Yesterday, just before lunch, I received a commercial solicitation by email.
I was delighted to receive it. It is the first commercial offering of the new National Baseball Hall of Fame commemorative coins by a major coin retailer that I have seen.
Interested buyers are offered slabbed examples of the gold $5, the $1 and the clad 50-cent piece in both proof and uncirculated condition.
As collectors assess their level of interest in coins offered on the secondary market, I am viewing it as a tutorial created by professionals who know the market.
Coins offered at retail put a ceiling on the speculative profits of buyers who ordered coins from the Mint and now wish to sell, but it is a very high ceiling.
So in a way, opening such an email, is a bit like opening an envelope at an awards ceremony to see who the lucky winner is.
Someone who wants a Professional Coin Grading Service Proof-70 DCAM (Deep Cameo) First Strike $5 gold piece can obtain it for $1,350.
That is 217 percent more than a buyer would have paid the Mint for a proof coin at the $424.75 issue price.
However, not all proofs sold by the Mint would make the grade of Proof-70. Not all would be First Strikes. And the Mint does not provide coins that are professionally graded.
Just one grade point lower at Proof-69 DCAM the retail price is $875. Still at something more than double issue price, it is apparent why the exercise of getting orders in to the Mint quickly could be wonderfully rewarding.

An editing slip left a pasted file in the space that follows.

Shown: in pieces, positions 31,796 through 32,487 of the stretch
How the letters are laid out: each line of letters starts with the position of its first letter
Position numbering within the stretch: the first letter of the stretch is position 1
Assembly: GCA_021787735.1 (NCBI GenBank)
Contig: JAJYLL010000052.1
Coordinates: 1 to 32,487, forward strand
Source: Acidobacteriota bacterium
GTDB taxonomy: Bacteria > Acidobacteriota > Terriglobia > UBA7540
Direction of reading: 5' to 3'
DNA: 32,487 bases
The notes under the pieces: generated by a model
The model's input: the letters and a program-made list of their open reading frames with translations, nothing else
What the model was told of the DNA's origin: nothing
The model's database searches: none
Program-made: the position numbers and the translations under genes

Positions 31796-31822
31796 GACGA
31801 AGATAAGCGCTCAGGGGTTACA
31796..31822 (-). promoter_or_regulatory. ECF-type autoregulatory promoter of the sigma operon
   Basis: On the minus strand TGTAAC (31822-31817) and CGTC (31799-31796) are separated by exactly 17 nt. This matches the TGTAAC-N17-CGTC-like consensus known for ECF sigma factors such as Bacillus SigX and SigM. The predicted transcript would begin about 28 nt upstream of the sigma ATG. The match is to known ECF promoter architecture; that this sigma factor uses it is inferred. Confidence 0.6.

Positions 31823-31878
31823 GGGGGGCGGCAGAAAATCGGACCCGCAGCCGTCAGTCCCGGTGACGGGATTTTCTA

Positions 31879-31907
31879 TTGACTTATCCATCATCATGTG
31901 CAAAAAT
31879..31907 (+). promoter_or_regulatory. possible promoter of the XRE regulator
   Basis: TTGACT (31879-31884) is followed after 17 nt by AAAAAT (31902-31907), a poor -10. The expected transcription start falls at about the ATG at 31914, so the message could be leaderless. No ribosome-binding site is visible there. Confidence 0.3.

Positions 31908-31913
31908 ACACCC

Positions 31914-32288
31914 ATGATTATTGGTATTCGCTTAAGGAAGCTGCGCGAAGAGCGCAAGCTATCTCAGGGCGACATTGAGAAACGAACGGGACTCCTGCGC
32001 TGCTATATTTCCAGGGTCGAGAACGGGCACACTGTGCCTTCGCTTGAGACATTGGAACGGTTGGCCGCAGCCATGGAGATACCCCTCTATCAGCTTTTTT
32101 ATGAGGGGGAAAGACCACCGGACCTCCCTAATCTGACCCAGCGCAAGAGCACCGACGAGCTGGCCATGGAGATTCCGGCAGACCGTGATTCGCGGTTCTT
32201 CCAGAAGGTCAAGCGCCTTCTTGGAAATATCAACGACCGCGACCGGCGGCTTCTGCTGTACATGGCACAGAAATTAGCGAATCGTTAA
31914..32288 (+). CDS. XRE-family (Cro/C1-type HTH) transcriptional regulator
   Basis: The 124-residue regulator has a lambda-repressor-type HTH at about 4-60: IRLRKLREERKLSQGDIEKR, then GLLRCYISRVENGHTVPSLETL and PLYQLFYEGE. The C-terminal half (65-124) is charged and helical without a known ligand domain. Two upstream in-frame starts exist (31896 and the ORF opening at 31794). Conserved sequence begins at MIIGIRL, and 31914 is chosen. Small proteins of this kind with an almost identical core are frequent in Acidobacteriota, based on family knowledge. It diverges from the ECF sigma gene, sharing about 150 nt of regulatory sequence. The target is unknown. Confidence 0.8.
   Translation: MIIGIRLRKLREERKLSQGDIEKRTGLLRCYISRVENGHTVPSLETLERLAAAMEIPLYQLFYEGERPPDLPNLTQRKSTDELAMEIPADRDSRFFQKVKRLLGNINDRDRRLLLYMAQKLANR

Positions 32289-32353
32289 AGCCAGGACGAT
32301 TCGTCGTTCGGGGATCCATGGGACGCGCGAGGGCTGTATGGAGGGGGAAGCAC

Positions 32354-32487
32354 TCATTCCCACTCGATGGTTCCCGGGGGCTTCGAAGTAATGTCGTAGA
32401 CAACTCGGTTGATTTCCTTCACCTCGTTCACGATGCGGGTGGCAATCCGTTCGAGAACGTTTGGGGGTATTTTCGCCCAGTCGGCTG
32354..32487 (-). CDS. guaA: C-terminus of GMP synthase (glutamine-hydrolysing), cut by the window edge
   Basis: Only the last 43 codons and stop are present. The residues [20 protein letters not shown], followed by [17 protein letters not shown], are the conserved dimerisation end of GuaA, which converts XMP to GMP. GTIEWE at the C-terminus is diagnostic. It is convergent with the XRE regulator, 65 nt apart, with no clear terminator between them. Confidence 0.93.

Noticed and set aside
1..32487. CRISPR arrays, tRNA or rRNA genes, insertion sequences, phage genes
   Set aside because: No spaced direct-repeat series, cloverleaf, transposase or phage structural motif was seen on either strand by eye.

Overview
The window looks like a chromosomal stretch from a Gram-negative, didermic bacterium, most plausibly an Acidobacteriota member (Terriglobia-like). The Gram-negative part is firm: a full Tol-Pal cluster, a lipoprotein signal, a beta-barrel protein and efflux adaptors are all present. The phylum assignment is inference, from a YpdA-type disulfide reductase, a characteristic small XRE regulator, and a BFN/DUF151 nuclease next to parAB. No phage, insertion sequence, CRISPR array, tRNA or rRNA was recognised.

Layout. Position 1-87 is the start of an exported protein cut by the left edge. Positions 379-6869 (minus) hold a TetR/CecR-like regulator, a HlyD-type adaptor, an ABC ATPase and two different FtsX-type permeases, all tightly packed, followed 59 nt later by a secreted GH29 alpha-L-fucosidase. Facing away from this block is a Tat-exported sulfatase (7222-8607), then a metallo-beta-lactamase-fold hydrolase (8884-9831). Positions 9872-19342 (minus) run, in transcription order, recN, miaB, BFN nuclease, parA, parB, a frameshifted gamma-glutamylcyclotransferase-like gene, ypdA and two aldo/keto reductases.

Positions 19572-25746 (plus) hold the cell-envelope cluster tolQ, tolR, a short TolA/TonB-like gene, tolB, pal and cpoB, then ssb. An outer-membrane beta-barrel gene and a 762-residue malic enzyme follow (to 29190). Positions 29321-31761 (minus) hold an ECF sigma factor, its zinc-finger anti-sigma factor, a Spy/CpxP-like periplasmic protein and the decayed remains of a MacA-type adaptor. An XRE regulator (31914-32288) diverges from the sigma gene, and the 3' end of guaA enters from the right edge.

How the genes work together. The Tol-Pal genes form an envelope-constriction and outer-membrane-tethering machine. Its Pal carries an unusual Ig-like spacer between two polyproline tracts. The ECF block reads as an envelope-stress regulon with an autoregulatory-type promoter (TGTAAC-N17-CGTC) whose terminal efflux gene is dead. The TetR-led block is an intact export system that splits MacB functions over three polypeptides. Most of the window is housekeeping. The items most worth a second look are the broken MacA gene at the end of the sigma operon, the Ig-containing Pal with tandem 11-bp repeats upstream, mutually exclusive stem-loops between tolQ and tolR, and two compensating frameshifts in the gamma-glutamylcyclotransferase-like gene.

The Mint State-70 First Strike is $1,550, which is more than the proof, but a logical price given that there are almost twice as many proofs as uncirculated pieces. The MS-69 First Strike is $825.
As nice as those profits are, it would appear from the first retail offering that it is the silver dollars where the most money might have been made.
A Proof-70 DCAM First Strike is $350, which is more than six times the $51.95 issue price rather than the three times of the gold.
This I expect reflects the retailer’s knowledge that the hearts of most collectors are in silver coins and these are more affordable than gold.
The MS-70 First Strike is an identical $350. In this case, a lower mintage has no visible impact on price.
For MS-69 First Strike, the price is $140 and the Proof-69 DCAM is also $140. These prices are nearly triple issue prices, where as gold was just double in -69 – again proving collector preference for silver.
Clad half dollars I will write about another day because it is gold and silver that get collectors' juices flowing and because I think this blog is long enough.
Congratulations to all successful buyers. Nothing feels better than to have acquired a winner. It also makes up for those 1970s proof sets that have been sitting in a drawer.
Buzz blogger Dave Harper is winner of the 2013 Numismatic Literary Guild Award for Best Blog and is editor of the weekly newspaper "Numismatic News."